On another note, I think the plan I’m most interested to see in Tokyo is the robot village. How cool (and bizarre) would it be to interact with a robot for your basic questions!! I think that if they can roll this out, it will greatly cut down on the number of staff they have to have on hand to fulfill these types of roles.

  2. This is an awesome post! I think this could be a huge turning point for technology used in the Olympics, since Tokyo is such a leader in this field. I did not even realize that Korea was testing self driving cars during the Olympics. I can’t even imagine what two more years will do for technology. As this technology advances though, how does this effect the athlete? With the 3-D lasers, yes scoring will be more accurate, but will the foundation of the sport being so human to the naked eye be disturbed? With more accurate scoring means the increase drive for perfection. This can lead to more doping, since the medical industry is rising just as much as technology. It will be really interesting to see how all of this technology plays out!

    1. Yeah, I think you make a great point @kkim312, part of the beauty of gymnastics is the free from of the sport, but I will say as a gymnast it can be incredibly frustrating when it is left up to solely the judge. I think it would have to be implemented correctly and only as a supplement to the judge to check specific requirements. There are other components of judging that have to do with artistic form, etc. so there will always be a judge and some discretion. I think you make a great point, though, on the need to think through these questions and really analyze the impact incorporating technology has on the people using it or who it is being used on.

  3. This post actually got me excited about attending the Japan Olympics, since China is fairly close to Japan and also I’m currently taking Japanese class. I think Japan has always been the leader in sustainable energy due to its own lack of nature resources. While we are repeatedly hearing about Tesla, Uber, Driver-less car, I believe that Japan would really provide an answer to many current problems on drive-less car and the usage of sustainable energy resources. I’m particular excited, but also particular worried about the concept of Robot Viliage, in which I believe that thousands of robots will be walking on the street. Japan normally does a good job on automation and robotics and AI associate with them; however, I do see challenges to this project with a huge volume of tourists, especially when they are from different place, speaking different languages. Might just need to start plan for a trip to Japan in 2020.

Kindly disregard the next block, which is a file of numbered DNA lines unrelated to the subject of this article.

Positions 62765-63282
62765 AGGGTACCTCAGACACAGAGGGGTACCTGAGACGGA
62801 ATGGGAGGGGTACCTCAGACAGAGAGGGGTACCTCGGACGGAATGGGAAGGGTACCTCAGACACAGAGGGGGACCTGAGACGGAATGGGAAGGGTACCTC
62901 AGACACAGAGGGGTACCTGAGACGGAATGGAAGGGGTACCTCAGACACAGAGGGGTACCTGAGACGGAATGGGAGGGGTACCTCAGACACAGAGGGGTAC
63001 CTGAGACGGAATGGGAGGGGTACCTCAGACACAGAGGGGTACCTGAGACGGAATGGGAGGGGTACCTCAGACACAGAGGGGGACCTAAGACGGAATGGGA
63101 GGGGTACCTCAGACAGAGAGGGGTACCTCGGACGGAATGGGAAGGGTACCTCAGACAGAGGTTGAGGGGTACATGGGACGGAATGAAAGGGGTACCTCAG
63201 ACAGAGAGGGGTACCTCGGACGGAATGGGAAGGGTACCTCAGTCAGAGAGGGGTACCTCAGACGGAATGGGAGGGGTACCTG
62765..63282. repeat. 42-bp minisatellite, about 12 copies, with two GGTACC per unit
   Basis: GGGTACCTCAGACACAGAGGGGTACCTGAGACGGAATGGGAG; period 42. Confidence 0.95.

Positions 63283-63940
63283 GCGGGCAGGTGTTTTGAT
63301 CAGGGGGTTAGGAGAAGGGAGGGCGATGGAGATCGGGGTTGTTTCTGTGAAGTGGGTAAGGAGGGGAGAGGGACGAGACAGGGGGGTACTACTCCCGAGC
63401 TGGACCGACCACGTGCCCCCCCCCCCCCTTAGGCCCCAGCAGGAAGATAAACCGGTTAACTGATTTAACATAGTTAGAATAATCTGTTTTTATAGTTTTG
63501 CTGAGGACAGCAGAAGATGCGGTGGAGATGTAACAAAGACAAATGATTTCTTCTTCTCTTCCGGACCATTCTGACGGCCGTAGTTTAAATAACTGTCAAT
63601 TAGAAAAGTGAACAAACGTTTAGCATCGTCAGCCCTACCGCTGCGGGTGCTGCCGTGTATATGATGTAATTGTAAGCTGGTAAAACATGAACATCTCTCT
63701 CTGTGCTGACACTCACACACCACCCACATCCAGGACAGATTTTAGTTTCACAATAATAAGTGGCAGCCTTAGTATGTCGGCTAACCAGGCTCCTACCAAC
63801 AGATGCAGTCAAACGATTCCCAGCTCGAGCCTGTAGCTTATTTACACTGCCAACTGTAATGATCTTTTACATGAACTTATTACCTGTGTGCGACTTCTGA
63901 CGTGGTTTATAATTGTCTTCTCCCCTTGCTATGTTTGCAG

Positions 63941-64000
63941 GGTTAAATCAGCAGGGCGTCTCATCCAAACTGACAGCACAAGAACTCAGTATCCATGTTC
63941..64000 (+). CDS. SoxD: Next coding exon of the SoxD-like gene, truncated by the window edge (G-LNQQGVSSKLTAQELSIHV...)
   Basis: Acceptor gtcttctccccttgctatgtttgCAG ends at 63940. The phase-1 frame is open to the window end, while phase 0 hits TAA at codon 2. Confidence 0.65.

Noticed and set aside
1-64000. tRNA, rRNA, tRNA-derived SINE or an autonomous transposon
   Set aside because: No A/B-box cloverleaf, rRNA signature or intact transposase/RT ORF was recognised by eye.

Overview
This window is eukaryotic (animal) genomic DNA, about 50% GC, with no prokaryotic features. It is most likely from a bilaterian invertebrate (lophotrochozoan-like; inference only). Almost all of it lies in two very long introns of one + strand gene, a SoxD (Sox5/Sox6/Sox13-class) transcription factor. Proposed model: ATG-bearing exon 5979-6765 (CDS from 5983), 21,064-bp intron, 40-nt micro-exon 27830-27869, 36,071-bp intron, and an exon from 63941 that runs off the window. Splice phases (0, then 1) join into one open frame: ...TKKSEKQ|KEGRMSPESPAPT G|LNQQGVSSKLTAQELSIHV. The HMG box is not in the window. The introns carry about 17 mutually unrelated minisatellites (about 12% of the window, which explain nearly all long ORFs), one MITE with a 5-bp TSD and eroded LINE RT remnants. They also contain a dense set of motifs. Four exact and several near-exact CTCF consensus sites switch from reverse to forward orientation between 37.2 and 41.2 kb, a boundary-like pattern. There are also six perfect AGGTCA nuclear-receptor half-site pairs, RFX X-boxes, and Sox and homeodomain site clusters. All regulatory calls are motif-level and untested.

4. This post got me thinking about the potential that The Olympics provide to their host countries and how certain countries have chosen to best use or squander the opportunity of a world stage. When I think of the Olympics I think to the opening ceremony and the spectacle that each host attempts to outdo the others with. But the content of this post explores that there is a much more beneficial and impressive way to leave people astounded other than pyrotechnics and synchronous population movements. In recent years, accommodating guests to the host country seemed to be based on a minimum standard of lodging and security; with these efforts though Japan seems to be committed to achieving a maximum level of accommodation with technology that will spur the imagination of visitors and send them home with a renewed appreciation for innovation.